Last Friday, the House Judiciary Committee voted to send a bill of impeachment of President Trump to the full House of Representatives. That bill of impeachment details abuses of power and obstruction carried out by the president, and while there are plainly politics at play, impeachment is based on presidential abuses, not on political differences.
As expected, every vote taken in committee was decided on party lines. Later this week, the full House of Representatives will exercise one of the most important duties assigned to it by the Constitution, to vote on that bill. Most, but not all Democrats will vote to impeach, as Democratic party leadership declared this is a matter of law and personal evaluation of the evidence. Republicans have made this a matter of loyalty to Donald Trump. If, as expected, the bill passes, Donald Trump will be impeached. The House will have decided there is sufficient and compelling reason to declare that the President’s actions meet the Constitutional criteria for removing him from office. The Senate will then be the jury in a trial, prosecuted by the House and presided over by the Chief Justice of the Supreme Court, to decide whether to convict the president.
Senators take this oath when they are elected: “I do solemnly swear (or affirm) that I will support and defend the Constitution of the United States against all enemies, foreign and domestic; that I will bear true faith and allegiance to the same; that I take this obligation freely, without any mental reservation or purpose of evasion; and that I will well and faithfully discharge the duties of the office on which I am about to enter: So help me God.” When they begin considering the articles of impeachment, they will take an additional oath: “I solemnly swear (or affirm) that in all things appertaining to the trial of Donald John Trump, now pending, I will do impartial justice according to the Constitution and laws, so help me God.” This is a more demanding oath than the ones they took when they were sworn into their positions. Not only must they keep their promise to uphold the rule of law, they swear before God to put party politics aside and judge the case before the president only on the facts in evidence.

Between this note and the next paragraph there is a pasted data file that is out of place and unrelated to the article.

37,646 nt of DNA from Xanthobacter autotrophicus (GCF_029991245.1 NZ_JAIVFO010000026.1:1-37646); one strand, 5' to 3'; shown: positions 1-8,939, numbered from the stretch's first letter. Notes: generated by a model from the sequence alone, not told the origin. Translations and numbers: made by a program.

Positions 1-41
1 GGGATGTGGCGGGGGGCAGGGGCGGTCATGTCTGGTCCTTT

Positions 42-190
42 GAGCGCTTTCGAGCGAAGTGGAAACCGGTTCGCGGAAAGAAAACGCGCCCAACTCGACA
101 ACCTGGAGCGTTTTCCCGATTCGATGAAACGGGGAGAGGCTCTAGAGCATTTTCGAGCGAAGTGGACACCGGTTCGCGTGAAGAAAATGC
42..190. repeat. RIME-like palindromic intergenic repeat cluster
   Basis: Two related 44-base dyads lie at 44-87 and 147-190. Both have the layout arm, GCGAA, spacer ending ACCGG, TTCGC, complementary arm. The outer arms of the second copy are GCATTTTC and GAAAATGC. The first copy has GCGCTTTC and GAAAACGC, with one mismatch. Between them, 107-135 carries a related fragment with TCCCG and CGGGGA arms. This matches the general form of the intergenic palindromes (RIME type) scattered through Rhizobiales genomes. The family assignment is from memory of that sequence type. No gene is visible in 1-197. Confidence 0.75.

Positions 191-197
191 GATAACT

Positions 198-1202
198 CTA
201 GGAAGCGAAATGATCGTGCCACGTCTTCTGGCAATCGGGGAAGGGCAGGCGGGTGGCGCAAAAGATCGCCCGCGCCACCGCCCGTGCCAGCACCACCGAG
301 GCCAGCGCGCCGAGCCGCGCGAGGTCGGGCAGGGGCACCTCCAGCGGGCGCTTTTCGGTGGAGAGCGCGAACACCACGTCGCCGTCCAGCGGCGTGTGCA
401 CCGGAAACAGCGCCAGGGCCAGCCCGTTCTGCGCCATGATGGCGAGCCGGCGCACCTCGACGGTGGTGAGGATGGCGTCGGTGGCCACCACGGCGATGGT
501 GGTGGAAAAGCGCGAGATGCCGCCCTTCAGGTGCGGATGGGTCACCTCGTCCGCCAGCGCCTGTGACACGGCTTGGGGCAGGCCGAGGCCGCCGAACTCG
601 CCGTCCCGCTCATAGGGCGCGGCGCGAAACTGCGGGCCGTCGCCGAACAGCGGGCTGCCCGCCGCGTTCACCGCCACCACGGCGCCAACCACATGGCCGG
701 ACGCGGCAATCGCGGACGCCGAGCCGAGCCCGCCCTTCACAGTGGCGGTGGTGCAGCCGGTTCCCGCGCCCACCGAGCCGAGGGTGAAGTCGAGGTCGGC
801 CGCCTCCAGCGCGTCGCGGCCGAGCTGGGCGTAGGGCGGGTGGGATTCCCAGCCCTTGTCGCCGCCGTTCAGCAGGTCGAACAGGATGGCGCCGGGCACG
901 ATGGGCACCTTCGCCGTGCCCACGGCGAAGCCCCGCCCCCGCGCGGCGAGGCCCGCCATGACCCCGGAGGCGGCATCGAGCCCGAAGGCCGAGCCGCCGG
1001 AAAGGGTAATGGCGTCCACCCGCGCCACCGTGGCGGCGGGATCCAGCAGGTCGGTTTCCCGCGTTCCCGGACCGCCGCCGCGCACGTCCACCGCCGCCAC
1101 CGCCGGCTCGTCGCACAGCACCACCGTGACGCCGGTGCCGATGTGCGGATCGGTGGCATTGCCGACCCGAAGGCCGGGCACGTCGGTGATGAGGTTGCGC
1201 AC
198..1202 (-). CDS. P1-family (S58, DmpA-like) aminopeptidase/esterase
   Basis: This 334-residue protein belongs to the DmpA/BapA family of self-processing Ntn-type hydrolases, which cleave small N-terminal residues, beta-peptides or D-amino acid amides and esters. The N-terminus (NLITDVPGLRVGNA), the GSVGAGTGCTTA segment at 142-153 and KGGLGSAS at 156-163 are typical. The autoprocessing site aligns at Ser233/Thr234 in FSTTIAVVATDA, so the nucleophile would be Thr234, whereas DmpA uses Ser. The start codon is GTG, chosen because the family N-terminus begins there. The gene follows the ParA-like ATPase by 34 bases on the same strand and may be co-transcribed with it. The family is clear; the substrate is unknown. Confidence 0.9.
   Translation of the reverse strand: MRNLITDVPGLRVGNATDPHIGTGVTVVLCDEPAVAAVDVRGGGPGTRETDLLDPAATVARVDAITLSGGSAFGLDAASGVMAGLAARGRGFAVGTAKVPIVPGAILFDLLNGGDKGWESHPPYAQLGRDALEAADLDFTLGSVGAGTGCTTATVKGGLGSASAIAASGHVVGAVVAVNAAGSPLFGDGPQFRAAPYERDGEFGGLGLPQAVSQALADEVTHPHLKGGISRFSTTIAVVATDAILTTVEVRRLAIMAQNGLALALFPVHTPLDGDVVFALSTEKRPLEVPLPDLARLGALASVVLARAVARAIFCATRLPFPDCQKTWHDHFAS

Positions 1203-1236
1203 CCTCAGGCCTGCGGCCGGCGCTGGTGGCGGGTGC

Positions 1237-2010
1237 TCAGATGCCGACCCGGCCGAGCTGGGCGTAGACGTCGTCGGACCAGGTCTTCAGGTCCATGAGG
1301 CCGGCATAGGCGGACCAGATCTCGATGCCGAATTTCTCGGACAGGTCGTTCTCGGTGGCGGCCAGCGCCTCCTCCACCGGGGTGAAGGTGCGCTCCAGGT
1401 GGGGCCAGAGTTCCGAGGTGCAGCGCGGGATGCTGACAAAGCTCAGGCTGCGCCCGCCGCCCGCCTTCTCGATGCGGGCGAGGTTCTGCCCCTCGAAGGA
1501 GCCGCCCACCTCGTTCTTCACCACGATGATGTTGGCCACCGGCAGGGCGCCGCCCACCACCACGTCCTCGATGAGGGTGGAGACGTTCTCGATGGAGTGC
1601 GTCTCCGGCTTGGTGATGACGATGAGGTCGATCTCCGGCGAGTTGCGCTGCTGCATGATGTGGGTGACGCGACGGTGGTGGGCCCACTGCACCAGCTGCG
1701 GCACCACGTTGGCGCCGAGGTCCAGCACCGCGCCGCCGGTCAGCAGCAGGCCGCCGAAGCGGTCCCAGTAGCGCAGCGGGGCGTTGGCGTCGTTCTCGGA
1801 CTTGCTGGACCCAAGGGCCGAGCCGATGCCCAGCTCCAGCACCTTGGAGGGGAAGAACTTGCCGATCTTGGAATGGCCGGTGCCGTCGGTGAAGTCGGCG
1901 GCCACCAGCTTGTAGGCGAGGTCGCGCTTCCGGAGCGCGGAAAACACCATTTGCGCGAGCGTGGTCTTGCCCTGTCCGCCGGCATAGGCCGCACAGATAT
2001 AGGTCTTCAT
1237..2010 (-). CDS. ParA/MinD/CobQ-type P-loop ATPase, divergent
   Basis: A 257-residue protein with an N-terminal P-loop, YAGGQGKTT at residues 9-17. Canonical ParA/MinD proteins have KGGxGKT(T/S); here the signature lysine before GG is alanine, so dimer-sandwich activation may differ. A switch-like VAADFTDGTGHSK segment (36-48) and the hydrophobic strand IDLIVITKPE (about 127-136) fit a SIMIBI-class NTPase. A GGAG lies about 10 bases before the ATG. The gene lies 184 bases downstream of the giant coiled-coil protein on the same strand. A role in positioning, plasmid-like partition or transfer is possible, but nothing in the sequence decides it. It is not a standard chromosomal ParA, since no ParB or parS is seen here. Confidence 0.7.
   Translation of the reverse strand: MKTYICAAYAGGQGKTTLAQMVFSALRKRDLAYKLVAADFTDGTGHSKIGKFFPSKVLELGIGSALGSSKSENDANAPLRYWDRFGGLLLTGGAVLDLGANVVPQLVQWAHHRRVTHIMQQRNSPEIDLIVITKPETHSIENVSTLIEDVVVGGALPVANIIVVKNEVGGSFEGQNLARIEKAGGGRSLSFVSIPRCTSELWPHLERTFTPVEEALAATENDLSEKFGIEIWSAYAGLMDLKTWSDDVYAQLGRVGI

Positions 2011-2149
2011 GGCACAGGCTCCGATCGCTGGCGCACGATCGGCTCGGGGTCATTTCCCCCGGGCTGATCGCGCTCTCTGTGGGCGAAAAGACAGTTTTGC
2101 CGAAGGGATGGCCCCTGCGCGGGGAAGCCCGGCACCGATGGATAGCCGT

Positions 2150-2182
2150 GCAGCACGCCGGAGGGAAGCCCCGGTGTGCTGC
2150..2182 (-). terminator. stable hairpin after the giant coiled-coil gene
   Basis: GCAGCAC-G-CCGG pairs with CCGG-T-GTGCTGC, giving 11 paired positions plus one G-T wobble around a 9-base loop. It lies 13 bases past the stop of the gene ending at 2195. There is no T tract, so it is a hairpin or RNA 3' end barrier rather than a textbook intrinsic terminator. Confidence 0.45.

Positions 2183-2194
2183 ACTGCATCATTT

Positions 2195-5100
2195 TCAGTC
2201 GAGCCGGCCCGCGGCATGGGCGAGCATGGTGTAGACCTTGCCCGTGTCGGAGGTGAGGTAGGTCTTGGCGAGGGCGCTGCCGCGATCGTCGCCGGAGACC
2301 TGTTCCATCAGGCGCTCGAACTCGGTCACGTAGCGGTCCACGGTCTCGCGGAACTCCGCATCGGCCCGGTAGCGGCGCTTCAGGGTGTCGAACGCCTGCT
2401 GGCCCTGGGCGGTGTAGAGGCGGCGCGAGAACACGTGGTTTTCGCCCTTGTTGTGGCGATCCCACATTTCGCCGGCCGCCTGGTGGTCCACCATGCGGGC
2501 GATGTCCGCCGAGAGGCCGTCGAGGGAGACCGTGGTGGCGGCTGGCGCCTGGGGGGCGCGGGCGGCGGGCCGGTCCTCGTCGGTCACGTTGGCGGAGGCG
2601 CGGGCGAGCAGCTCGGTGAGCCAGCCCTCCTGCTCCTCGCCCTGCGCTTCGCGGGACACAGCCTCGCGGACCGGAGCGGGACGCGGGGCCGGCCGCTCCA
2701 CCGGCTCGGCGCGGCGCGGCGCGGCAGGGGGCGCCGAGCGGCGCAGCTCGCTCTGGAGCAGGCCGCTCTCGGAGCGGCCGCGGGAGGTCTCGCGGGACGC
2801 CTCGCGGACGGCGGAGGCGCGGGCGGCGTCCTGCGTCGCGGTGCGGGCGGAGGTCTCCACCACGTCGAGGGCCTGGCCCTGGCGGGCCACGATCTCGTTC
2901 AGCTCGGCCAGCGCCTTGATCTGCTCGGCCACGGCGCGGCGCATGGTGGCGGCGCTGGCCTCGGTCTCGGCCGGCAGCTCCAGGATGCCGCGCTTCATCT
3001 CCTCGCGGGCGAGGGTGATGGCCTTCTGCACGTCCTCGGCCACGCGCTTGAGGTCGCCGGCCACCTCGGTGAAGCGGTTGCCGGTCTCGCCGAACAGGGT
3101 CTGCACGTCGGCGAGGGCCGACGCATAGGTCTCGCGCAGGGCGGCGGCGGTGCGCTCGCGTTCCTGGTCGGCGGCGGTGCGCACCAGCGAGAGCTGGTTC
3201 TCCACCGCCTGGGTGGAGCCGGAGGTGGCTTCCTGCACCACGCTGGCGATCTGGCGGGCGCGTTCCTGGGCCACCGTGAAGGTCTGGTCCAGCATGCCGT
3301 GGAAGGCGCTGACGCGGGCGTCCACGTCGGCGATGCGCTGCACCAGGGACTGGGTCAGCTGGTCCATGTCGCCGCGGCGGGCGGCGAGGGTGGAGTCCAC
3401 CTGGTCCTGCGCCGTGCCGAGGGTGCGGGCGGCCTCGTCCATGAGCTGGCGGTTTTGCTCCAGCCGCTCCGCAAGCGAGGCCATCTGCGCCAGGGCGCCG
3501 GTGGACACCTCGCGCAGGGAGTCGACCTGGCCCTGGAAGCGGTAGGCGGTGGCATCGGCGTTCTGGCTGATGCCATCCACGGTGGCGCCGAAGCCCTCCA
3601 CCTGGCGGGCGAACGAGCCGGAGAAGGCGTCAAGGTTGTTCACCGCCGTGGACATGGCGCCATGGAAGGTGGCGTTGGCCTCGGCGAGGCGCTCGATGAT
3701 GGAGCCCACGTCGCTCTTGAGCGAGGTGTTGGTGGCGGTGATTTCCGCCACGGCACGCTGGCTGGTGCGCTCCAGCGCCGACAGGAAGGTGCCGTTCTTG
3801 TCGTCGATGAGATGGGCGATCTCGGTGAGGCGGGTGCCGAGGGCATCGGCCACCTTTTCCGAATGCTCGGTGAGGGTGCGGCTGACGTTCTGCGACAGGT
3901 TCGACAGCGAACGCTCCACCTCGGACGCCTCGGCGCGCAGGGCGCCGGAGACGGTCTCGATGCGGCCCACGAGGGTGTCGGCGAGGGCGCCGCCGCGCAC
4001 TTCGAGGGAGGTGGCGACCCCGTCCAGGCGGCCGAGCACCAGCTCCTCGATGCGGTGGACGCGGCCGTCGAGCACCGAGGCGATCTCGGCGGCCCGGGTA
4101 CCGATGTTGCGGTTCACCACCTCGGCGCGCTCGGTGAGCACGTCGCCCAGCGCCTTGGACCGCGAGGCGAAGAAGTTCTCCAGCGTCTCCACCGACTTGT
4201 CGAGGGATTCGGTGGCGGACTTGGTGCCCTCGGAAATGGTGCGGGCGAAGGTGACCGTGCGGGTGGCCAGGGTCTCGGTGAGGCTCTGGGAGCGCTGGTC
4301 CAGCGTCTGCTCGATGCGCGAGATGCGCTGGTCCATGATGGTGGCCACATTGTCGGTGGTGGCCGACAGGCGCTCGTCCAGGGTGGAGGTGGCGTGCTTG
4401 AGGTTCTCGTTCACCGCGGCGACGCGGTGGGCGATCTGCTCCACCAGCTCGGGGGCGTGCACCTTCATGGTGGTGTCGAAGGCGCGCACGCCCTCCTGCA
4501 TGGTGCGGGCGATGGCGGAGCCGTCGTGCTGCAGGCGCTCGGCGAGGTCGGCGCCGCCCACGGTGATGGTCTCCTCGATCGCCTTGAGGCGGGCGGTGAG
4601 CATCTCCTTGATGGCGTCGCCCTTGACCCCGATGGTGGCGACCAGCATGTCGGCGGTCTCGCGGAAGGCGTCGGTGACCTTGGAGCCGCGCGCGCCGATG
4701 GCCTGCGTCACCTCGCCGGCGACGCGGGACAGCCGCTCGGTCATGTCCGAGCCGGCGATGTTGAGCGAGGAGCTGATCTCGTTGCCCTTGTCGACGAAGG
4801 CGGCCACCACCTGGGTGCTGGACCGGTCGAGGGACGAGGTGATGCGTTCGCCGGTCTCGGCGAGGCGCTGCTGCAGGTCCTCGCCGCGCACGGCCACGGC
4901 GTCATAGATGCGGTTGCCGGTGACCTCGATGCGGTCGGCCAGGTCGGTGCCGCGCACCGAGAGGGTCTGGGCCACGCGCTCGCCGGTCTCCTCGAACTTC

In every other trial, potential jurors who cannot exercise impartial judgment are excluded from serving on a jury. Before the Judiciary Committee had even voted, Senate Majority Leader Mitch McConnell went on Fox TV to announce Republican plans for the trial. “Everything I do during this, I’m coordinating with the White House counsel. There will be no difference between the president’s position and our position as to how to handle this.” In every other trial, if a defendant’s lawyers colluded with a juror to fix the results, both would find themselves in jail — and that is precisely what Trump and McConnell are up to, and we have McConnell’s public testimony as hard proof.
Trump will continue trying to suppress evidence and block testimony, so that will also be McConnell’s plan. He made his decision before the trial begins, before he takes that juror’s pledge, before evidence supporting or challenging the charges enter the record. Moreover, he is demanding that everyone in the Republican caucus join him. At least one other Republican senator, Lindsey Graham, has made his intentions clear. He announced, “I’m not trying to pretend to be a fair juror here.” Graham just told America that he has every intention of breaking the oath he will have sworn before God. Republicans spent the entirety of their time and energy decrying the House procedures. Now they are shamelessly trying to cook the proceedings and rig the vote.
Trump’s actions aren’t the only things on trial. The Constitution and the rule of law are, too. The Senate will decide if the Constitution will govern our nation, or if Donald Trump will. You cannot have both.
A half-century ago, Richard Nixon said, “when the president does it, it is not illegal.” Last July, Trump said, “I have an Article 2, where I have the right to do whatever I want as president.” Nixon saw his actions as a matter of lawfulness. Trump sees his through the prism of personal privilege. Despite all his other flaws and abuse of power, Richard Nixon realized that continuing in office would only divide the country. In his resignation speech, he said, “as president, I must put the interest of America first.” Despite his sloganeering, nothing in Trump’s deeds, and certainly not “I would like you to do us a favor, though” put America’s best interests first.
Soon the Senate will be challenged to reach a verdict. Individually and collectively, each member must decide whether she or he will honor the oaths they have taken and will take. The evidence should determine whether the president is convicted. Members of both parties will be called on to put aside partisanship when they vote. Two are on record. The other 98 still can do what is right.
Mitch Edelman writes from Finksburg. His column appears every other Tuesday. Email him at firstname.lastname@example.org